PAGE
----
Hardly an issue in Germany generates as much emotion and debate as immigration. On Thursday the discussion fired up again when the government presented its newest immigration bill to parliament.
Facing an uncertain future
How much immigration can Germany handle? Who can and cannot come? What’s good for the economy, for society, for the rights of persecuted individuals?
These are just some of the questions the German government addresses today when Interior Minister Otto Schily presents his new immigration law before the parliament. For the governing coalition of Social Democrats (SPD) and Greens, regulating immigration is one of the most important reform projects for this legislative period.
Originally it looked like Schily’s bill would pass without difficulties, but then the junior coalition partner, the Greens, made suggestions for liberalizing certain portions of the proposal. The opposition Christian Democrats (CDU) and Christian Socialists (CSU) then came along with 79 suggested changes, without which they promised to veto the law. The Liberals (FDP) also announced they would reject the law because of the government’s failure to enact changes in an unrelated anti-terror package up for parliamentary debate.
Now Schily and his SPD party colleagues are caught in a bind. On the one hand they want to find an acceptable compromise and check the immigration reform off their list of election time promises. On the other hand, the SPD is unwilling to give way on what it sees as an important step on the way to improving the situation of foreigners in Germany and regulating immigration.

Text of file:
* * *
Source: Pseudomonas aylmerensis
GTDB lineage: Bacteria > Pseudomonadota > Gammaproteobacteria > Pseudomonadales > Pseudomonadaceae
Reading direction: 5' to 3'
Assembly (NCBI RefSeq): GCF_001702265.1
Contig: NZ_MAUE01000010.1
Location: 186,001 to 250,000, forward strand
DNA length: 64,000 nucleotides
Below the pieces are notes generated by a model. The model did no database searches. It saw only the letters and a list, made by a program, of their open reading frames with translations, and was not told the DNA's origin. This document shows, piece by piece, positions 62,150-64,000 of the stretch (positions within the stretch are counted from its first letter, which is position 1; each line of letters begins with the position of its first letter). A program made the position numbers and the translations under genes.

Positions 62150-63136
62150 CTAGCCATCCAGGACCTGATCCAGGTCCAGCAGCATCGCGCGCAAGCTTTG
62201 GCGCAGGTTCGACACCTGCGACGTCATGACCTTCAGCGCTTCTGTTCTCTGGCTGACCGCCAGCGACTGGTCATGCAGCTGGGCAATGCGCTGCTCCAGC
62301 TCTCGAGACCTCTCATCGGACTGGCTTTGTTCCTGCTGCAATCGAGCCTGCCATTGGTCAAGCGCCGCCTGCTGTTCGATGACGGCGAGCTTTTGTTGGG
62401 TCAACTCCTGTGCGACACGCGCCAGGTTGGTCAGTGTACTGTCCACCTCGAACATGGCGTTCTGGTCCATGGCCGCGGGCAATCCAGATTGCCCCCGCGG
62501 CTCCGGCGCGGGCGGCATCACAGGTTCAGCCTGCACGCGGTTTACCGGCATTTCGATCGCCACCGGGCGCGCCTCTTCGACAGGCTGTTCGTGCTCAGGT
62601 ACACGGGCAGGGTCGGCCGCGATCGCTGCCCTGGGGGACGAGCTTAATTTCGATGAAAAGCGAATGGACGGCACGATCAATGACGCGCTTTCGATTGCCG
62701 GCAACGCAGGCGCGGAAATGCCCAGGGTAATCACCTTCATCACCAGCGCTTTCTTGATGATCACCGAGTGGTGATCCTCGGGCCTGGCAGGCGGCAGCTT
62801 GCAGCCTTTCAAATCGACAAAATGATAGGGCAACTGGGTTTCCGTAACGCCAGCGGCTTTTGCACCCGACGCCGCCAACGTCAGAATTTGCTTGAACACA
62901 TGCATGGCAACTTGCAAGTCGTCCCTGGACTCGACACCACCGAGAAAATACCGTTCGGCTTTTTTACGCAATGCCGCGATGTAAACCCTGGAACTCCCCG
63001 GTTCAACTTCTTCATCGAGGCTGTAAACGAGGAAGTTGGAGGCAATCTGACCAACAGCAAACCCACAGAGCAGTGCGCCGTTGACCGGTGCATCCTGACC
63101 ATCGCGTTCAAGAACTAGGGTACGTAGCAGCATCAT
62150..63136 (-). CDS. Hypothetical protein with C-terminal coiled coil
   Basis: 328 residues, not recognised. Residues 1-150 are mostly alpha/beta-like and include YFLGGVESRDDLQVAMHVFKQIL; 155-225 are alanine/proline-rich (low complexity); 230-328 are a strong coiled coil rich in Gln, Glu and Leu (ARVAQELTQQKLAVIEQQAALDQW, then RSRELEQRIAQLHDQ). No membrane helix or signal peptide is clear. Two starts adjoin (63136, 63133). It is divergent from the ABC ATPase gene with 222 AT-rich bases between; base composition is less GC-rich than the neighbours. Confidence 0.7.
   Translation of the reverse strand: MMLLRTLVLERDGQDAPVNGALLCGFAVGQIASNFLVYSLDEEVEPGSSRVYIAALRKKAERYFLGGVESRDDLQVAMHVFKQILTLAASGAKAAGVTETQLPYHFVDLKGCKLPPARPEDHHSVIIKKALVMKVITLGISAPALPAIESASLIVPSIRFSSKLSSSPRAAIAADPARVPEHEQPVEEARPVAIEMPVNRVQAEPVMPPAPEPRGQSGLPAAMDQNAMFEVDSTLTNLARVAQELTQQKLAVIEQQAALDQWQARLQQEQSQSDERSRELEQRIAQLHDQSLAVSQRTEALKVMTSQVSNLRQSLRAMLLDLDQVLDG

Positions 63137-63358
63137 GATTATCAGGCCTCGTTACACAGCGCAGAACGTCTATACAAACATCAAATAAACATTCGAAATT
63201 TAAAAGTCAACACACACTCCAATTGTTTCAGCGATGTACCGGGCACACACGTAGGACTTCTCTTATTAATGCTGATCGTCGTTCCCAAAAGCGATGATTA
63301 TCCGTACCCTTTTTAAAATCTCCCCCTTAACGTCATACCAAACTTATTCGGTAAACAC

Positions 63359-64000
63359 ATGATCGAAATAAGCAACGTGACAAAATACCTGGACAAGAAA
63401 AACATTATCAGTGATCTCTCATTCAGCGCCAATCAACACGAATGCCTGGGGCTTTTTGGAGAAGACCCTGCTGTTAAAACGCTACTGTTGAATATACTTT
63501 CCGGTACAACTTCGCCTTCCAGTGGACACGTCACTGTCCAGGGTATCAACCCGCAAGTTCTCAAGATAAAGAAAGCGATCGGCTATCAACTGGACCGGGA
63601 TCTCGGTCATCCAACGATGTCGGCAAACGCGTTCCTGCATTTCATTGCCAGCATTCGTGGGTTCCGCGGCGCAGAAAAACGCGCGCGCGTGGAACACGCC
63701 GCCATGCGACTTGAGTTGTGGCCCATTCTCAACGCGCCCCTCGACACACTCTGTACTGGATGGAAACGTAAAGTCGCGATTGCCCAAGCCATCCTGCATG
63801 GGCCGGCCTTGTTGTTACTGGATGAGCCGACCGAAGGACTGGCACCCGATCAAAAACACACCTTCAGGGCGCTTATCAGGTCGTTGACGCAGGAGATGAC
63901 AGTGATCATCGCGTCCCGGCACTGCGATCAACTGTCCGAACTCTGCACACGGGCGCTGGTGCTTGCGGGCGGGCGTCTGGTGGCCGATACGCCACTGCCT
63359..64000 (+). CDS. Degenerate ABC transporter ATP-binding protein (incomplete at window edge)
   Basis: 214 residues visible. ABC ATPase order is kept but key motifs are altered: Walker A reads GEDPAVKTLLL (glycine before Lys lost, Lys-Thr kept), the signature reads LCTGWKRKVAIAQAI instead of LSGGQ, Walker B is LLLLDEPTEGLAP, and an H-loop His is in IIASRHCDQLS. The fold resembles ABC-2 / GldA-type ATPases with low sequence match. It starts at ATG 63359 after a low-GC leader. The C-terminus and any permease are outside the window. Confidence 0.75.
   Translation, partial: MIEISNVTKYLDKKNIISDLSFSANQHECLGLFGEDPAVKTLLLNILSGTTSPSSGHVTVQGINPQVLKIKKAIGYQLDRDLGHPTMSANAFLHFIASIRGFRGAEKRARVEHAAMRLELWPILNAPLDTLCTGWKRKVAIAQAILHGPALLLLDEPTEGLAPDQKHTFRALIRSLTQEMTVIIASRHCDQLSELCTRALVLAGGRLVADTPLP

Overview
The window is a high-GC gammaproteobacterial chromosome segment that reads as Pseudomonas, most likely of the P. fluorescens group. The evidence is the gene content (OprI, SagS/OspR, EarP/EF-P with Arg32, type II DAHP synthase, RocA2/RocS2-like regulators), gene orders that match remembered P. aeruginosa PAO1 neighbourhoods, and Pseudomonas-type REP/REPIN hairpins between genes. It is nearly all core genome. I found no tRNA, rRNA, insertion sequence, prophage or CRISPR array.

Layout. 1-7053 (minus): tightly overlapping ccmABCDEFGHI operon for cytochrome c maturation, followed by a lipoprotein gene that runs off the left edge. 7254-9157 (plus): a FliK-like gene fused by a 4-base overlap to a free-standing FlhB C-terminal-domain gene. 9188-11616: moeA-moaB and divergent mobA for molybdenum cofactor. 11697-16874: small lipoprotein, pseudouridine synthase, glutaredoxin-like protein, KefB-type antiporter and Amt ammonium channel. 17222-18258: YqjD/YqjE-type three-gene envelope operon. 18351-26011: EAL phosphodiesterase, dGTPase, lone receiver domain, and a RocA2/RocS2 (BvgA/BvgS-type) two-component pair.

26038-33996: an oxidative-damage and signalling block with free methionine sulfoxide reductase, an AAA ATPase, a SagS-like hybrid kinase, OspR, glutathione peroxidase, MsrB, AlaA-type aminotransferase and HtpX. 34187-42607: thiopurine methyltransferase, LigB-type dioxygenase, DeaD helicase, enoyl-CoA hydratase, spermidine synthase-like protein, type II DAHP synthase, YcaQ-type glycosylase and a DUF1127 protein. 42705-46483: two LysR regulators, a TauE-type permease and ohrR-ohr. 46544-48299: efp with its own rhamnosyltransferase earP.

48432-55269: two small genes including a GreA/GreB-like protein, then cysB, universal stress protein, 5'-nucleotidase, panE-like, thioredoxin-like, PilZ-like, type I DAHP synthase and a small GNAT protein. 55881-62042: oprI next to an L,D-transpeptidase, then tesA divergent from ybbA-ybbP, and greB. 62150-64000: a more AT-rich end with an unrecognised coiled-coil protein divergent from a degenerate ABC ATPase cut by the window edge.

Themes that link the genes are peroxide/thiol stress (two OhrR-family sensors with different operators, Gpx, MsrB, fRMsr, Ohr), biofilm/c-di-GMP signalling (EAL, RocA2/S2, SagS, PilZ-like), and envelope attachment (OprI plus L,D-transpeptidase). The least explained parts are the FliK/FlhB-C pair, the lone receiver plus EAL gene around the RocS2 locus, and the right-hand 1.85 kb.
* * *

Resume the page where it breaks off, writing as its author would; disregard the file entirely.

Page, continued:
Regulation and control
The new immigration law is designed to regulate and control the number of immigrants allowed into Germany each year. It is based on four main points: worker’s immigration or the so-called Green Card for highly qualified foreigners, restricting the age limit for children joining parents from 16 to 14, expanding the asylum laws to cover people persecuted by non-governmental groups or those discriminated on the basis of gender, and improving the efforts to integrate foreigners in German society.
"This draft legislation enables us to better control and limit immigration. It enables us to better assure the prosperity that we take for granted," Schily said about his proposal.
The conservative CDU, lead by faction leader Wolfgang Bosbach, accused the SPD proposal of not doing enough to limit immigration. Germany is not a classic immigration country, Bosbach said, and its ability to absorb immigrants is not unlimited: "What we need is not more immigration, but more integration."
As it stands now, the bill includes provisions for integrating foreigners. And if passed it would require all immigrants residing permanently in Germany to attend classes in the German language and civic fundamentals. It would authorize the state to pay for German language courses, and seminars on law, culture and history.
Schily criticized the CDU for blocking the immigration bill in parliament, saying that the opposition was not interested in compromise, but rather hindering immigration.